chickpeas

green garden salad hummus

23rd January 2014

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I spent the last couple of days transplanting tiny, green, little seedlings of fennel which have self-seeded from the summer blooms; naturally dried, some saved, and some haphazardly sprinkled or wind-carried in all sorts of unusual places throughout the garden. This IS what I LOVE about a garden left to self-seed.  There is always something to be found where you least expect it, or not expect at all.

I love that it makes me get my hands and knees dirty so that I notice all the infinite little beauties all around me.  The wild rocket is popping their heads up everywhere.  I have blankets of small parsley seedlings and more green blankets of coriander seedlings, which make the most delicious addition to green salads.

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This hummus goes very nicely with this beetroot salad and served with these sweetcorn and chard pancakes. A perfect light dinner or lunch.

a wintergreen garden salad hummus

Inspired by a vegetable garden.

It is important for the celery and fennel to be very fresh and finely chopped.

ingredients 

1¼ cups dried chickpeas

tsp bicarbonate soda

½ tsp cumin seeds

½ cup tahini

juice of ½ lemon (approximately 2 Tbsp)

salt to taste

½ cup ice cold water

1 cup celery, finely chopped 

1 cup fennel, finely chopped

big handful finely chopped fresh coriander

2 Tbsp finely chopped fresh dill

rind of one lemon

sprinkling spicy paprika powder

pre-soak

1.  Soak the chickpeas overnight with double their volume in water – the next day, drain and rinse.

preparation

2.  Place the chickpeas and bicarbonate of soda in a saucepan and generously cover with water, bring to a boil, skimming off any foam that comes to the surface – simmer uncovered until the chickpeas are soft, about 1 – 2 hours depending on the type and freshness of your chickpeas.  You will need to add more water as they simmer.  Once done the chickpeas should be quite soft but not mushy – drain and set aside.

3.  Dry roast the cumin seeds in a small pan, when lightly toasted turn off the heat and grind to a powder with a mortar and pestle – set aside.

4.  Transfer the chickpeas to a food processor, run the machine, stopping and scraping down the sides occasionally, until the beans are crumbly.

5.  Pour in the tahini, add the cumin, lemon juice, salt, and blend again until well combined.  With the machine still running, start drizzling in the ice water, so that the hummus starts to become fluffy and aerated.  Depending on the beans you may not use all the water, or you may need more.  Taste and adjust to your own personal taste by adding more tahini, lemon or salt – set aside while preparing the vegetables.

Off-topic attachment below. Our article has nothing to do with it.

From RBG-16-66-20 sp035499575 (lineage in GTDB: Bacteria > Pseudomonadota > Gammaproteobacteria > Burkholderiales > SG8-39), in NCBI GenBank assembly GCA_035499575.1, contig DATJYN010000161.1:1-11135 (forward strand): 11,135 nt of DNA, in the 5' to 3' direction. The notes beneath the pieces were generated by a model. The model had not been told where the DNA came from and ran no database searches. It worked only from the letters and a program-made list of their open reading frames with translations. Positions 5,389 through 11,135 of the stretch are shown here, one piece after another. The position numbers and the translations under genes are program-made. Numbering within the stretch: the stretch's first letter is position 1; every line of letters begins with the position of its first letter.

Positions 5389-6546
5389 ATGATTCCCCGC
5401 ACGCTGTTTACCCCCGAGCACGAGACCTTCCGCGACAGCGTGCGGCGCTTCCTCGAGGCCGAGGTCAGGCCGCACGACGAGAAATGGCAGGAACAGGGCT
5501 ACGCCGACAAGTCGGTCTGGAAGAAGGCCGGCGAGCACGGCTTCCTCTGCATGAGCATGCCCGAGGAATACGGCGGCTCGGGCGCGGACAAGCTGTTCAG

6.  Finely and thinly chop the fennel and few fronds, celery and few leaves, fresh coriander and dill, place in a large shallow bowl and stir in the blended chickpeas.

7.  Combine well, adjust the seasoning, adding more salt or lemon to taste. Glug a good helping of olive oil around the hummus, sprinkle on the lemon rind and hot paprika.  Serve as above or with these crackers, vegetable sticks or in sandwiches.

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Goodness shared from Stacey

chickpea sambar with pumpkin and celery

1st December 2013

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I love Autumn

 and I am taking every opportunity to relish in its rain and

vibrant green,

the early morning dew and it’s amazing,

blazing

colour.

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It is enough. 

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I am enough.

chickpea sambar with pumpkin and celery

When I make this to serve with dosa, I leave out the dal and add another cup of chickpeas, as the lessened water makes it a thick consistency for dosa.

ingredients 

1 cup chickpeas, soaked overnight

½ tsp turmeric powder

1 Tbsp ginger, finely chopped 

1 cup ripe tomatoes, finely chopped

3 cardamom pods

¼ cup moong dal/red lentils, well rinsed

2 stalks celery

2 medium carrots

1 cup pumpkin, finely chopped

1 tsp jaggery/brown sugar

½ tsp tamarind paste

1 tsp rock salt

¼ cup coriander leaves, chopped

sambar-coconut paste

1 – 2 tsp Sambar powder, moderately spiced

¼ cup dried shredded coconut

1 cup water

voggarane

1 Tbsp ghee

1 tsp black mustard seeds

⅛ tsp asafoetida powder

10 fresh curry leaves

preparation 

1.   Drain the chickpeas and bring them to the boil in a deep pot of water – simmer for a 1 – 2 hours or until soft.